This is how you use a primary keyword:

  • In the H1 (the H1 is usually the heading of the page)

  • In the first paragraph if possible

  • In the rest of the text, but without forcing it

 

Secondly, you may select other keywords (related to the primary keyword) that you may use as the secondary or tertiary keyword.

This is how you use a secondary or tertiary keyword:

  • In the H2(s) (the H2s are usually the subheadings of the page)

  • In the paragraph(s) below the corresponding H2(s)

 

     4. Meta title, meta description and URL

 

The meta title, meta description and URL of a webpage are usually referred to as metadata: the information that describes what a webpage is about on the search results of search engines like Google.

 

How do you translate or write metadata?

The most common approach is to select one different primary keyword for each specific page of a website, and use it in the meta title, the meta description and URL.

Including the keywords in the metadata will help Internet users know that they are on the right path to find what they are looking for, so it is more likely that they will click on it and visit the website. 

 

Tips when creating metadata

Meta title

  • It is as relevant as possible for the page.

  • It contains 40-60 characters including spaces.

 

Meta description 

  • It describes the landing page well.

  • It includes a CTA.

  • It contains 140-156 characters including spaces.

 

URLs

  • It is concise and describes the main topic of the page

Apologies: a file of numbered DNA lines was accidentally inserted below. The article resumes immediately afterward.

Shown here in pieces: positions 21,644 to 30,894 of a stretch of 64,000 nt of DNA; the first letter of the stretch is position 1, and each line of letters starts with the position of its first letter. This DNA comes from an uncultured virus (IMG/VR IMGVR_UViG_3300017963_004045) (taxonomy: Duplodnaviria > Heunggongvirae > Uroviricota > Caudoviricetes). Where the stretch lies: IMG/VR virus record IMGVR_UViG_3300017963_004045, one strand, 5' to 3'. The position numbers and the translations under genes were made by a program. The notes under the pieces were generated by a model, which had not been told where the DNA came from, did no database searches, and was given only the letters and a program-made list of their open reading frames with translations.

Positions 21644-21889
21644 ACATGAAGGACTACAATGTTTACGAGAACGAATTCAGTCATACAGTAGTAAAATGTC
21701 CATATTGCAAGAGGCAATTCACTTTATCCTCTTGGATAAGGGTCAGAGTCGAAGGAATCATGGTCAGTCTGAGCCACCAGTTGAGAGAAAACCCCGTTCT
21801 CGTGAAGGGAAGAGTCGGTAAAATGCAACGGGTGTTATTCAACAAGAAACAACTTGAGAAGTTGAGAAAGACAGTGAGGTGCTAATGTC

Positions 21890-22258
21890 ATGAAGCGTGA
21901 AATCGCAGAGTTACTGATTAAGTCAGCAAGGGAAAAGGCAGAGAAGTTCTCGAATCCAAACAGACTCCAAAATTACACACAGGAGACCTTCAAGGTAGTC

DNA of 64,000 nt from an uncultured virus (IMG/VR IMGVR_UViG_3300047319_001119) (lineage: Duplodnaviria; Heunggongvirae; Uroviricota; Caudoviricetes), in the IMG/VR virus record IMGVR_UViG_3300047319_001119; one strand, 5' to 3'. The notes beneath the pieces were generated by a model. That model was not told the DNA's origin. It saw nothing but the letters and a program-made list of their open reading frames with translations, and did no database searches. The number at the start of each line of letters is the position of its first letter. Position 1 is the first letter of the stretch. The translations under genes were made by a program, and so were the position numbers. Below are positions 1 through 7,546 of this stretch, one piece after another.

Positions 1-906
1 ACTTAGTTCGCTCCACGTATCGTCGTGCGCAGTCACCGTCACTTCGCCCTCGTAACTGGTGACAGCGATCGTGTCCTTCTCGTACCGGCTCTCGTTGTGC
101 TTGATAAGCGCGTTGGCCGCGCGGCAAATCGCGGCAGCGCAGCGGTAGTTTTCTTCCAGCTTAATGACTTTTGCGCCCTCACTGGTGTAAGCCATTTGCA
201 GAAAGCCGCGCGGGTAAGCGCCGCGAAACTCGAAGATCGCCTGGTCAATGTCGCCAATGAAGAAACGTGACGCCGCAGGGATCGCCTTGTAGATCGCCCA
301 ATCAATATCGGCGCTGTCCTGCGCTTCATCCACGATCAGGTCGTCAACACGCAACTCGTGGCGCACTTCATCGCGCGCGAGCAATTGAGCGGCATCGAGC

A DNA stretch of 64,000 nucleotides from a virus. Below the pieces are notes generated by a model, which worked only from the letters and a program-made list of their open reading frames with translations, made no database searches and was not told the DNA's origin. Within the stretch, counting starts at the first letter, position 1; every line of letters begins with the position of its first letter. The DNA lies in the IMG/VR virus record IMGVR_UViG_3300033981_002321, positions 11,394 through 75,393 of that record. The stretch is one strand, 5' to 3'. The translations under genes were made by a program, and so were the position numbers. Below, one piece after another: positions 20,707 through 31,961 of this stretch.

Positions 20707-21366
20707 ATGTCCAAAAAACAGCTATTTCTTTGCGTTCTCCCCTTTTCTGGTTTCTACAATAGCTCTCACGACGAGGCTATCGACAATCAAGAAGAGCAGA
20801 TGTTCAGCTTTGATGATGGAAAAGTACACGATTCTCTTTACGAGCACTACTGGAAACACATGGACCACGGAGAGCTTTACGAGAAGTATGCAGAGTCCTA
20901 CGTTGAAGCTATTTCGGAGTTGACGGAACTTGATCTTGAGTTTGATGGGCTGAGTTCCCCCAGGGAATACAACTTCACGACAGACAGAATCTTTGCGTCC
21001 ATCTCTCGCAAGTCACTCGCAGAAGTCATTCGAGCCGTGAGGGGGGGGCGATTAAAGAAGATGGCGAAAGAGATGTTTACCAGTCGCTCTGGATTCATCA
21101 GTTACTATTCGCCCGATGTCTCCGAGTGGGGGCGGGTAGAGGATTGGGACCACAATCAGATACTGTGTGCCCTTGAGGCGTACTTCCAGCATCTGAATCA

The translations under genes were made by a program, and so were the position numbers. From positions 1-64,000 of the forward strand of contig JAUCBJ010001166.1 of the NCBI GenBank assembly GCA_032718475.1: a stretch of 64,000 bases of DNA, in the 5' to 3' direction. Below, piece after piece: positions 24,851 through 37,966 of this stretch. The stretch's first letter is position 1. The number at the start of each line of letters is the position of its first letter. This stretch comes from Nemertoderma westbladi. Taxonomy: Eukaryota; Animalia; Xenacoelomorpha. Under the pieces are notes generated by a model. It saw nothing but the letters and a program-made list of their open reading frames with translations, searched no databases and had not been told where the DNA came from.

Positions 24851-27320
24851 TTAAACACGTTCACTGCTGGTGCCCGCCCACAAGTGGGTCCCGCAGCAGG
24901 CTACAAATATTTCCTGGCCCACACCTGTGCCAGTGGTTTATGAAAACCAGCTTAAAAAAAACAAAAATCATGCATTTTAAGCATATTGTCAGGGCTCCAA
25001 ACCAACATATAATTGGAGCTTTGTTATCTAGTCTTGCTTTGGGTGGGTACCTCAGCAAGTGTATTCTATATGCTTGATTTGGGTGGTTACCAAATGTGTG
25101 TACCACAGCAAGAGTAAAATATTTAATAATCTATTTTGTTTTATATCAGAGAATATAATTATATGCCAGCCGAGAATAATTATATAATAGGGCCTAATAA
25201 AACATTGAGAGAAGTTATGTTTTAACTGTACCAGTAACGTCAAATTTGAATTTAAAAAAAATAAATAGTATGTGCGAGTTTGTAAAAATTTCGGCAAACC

Clients usually provide the metadata in the source language and translators need to translate and adapt it to include the relevant keywords.

     5. Alt Tags

 

An Alt tag is the information that describes the image of a webpage, and it is used for people who cannot view the image.

Since images usually represent relevant things that the content talks about, translators just need to describe what the image is about.

If the description (up to 60 characters) includes a relevant keyword for the page, even better.  

 

 

 

 

 

 

 

 

 

 

 

 

 

 

 

 

 

 

 

 

A valid Alt tag for the image above will be “The 5 skills of an SEO translator”.

How to train to be an SEO translator

Optimizing your own website can be a great place to start practising what you learn online. For example, you can make sure that you are not targeting the same keyword on all your pages or using the same keyword in the metadata of all your pages.

Well-known LSPs usually have an SEO expert in-house, so if you are providing SEO services for the first time that person should be able to resolve your doubts along the way. And do not feel you need to know everything: If you do not have previous experience, you will not be asked to implement hreflangs or do technical stuff, you just need to know the basics.  

If you want to have access to organised materials, get expert feedback on simulated real-life tasks and ask as many questions as you want, you are welcome to join my SEO Translation course (in Spanish) at Aulasic.

As you acquire more and more SEO skills, you may be able to help your clients with additional things such as avoiding cannibalization problems or taking care of the content strategy.

Here’s to a great SEO journey!